DeflateGate Update: Pats Attendant Tried Using Unapproved Ball in AFC Championship

DeflateGate Update - Jim McNally photo

Just when you thought it was over, we have another DeflateGate update.

According to ESPN, a Patriots locker-room attendant tried to insert an unapproved special teams ball into January’s AFC Championship Game between the Pats and the Indianapolis Colts.  The culprit is said to be 48-year-old Jim McNally (highlighted in the image above), who has worked with the Patriots for over a decade, and has been in charge of the officials’ locker room at Gillette Stadium for at least seven of those years.

As the report states, McNally tried to hand alternate official Greg Yette a special teams ball, but Yette became suspicious when he noticed that the ball being handed to him did not have a “K” marked on it—which is what referee Walt Anderson would place on each of the special teams balls after he has given them his approval upon inspection prior to the game.  Yette also found it strange that McNally was handing him a ball in the first place, seeing as how the officials’ locker-room attendants don’t usually have such responsibilities.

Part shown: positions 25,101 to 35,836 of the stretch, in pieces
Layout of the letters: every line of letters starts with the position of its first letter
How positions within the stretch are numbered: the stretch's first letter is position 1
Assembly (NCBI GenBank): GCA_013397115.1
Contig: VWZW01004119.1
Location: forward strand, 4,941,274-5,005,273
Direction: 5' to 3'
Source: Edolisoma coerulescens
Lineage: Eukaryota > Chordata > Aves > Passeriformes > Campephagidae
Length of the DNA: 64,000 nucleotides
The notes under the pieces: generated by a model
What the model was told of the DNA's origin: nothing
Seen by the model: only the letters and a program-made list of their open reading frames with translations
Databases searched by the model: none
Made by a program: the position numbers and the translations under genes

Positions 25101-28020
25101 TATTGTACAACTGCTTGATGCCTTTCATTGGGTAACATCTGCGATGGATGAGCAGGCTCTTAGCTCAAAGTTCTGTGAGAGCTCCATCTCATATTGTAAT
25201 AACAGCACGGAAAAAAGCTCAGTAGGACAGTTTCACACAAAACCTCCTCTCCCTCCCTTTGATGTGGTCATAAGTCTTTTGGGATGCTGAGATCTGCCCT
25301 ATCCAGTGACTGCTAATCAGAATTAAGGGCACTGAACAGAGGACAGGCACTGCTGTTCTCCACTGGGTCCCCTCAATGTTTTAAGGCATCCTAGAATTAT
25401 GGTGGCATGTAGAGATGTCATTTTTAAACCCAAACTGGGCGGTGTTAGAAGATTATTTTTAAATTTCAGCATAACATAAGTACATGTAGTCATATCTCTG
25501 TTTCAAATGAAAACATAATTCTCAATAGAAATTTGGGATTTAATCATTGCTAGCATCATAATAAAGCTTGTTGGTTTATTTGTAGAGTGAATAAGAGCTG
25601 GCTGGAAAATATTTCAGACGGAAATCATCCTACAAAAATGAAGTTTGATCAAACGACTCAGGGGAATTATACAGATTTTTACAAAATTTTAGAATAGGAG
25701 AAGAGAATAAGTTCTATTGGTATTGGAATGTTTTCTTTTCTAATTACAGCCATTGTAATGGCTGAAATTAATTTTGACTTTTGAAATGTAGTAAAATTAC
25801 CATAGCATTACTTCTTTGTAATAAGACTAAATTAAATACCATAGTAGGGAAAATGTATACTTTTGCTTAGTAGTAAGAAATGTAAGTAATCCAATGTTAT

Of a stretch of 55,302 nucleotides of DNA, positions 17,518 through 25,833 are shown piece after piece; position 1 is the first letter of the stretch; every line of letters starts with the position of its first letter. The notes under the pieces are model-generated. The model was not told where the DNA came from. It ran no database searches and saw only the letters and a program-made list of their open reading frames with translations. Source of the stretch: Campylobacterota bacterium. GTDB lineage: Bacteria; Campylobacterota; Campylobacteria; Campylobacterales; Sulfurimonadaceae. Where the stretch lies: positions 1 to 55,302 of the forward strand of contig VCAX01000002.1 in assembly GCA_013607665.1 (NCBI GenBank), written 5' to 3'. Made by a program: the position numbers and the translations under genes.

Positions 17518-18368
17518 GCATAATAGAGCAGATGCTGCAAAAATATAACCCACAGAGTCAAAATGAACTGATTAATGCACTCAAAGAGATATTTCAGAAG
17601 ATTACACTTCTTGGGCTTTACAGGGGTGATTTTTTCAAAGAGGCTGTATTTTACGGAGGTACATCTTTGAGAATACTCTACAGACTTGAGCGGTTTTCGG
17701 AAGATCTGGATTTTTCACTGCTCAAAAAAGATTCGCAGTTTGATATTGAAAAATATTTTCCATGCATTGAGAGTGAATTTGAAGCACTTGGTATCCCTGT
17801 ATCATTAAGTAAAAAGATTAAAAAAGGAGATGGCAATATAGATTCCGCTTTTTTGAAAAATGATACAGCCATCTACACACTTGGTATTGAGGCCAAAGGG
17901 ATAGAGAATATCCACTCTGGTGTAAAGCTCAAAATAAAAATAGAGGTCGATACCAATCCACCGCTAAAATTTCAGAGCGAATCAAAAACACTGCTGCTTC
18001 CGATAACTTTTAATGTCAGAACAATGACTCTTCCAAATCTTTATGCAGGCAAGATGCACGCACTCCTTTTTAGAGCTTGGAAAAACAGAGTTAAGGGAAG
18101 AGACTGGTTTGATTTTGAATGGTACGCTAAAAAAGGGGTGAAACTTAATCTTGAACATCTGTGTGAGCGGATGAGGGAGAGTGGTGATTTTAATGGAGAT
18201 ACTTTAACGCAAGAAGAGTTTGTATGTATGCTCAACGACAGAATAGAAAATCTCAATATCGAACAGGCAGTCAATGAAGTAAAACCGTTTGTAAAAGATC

These two red flags forced Yette to bring McNally’s actions to the attention of the NFL’s vice president of game operations, Mike Kensil. That caused Kensil to go down to the officials’ locker room during halftime to personally check the inflation levels of the footballs, and that’s when it was discovered that 11 of the Patriots’ 12 footballs being used by their offense were under-inflated by “1 to 2 pounds” each.

That’s about all we know at the moment. It is not known when McNally attempted to introduce the unapproved ball into the AFC Championship Game, or why he wanted a specific special teams ball to be used. What we can tell you is that McNally has been interviewed as part of the Ted Wells investigation into DeflateGate.

If we find out any new information, we’ll be sure to let you know.

Hat Tip – [ESPN]

Tags: deflategate, football, jim mcnally, New England Patriots, NFL, Robert Kraft,